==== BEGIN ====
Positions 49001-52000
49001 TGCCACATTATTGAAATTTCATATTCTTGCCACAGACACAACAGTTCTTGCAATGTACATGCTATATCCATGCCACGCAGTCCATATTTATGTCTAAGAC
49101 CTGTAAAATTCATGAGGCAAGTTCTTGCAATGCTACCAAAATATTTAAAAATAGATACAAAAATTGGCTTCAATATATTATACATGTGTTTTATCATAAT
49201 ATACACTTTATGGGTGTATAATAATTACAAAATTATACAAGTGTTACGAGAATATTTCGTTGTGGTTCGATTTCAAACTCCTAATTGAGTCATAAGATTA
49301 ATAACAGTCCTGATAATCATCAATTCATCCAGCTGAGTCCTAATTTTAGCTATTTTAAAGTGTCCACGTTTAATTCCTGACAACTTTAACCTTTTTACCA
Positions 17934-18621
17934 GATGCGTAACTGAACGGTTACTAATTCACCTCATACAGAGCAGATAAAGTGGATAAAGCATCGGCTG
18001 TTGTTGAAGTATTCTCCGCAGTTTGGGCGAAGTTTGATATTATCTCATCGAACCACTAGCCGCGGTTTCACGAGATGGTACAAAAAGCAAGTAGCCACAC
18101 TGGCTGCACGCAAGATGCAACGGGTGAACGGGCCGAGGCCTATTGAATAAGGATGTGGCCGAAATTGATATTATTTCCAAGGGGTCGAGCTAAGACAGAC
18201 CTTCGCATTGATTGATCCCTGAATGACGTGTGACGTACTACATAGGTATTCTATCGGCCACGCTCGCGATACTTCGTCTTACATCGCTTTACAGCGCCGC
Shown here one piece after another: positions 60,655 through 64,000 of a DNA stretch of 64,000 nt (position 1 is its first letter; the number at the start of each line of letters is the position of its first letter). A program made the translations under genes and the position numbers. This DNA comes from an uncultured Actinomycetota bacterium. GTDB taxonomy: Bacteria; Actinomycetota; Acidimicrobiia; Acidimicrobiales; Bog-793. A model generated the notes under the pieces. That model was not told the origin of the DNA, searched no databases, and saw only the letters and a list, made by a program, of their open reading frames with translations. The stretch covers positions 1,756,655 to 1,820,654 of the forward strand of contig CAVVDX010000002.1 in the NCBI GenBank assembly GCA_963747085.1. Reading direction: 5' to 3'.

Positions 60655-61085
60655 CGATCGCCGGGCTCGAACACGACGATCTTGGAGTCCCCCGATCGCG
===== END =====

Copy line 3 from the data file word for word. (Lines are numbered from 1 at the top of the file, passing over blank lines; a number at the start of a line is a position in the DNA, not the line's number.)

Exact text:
49101 CTGTAAAATTCATGAGGCAAGTTCTTGCAATGCTACCAAAATATTTAAAAATAGATACAAAAATTGGCTTCAATATATTATACATGTGTTTTATCATAAT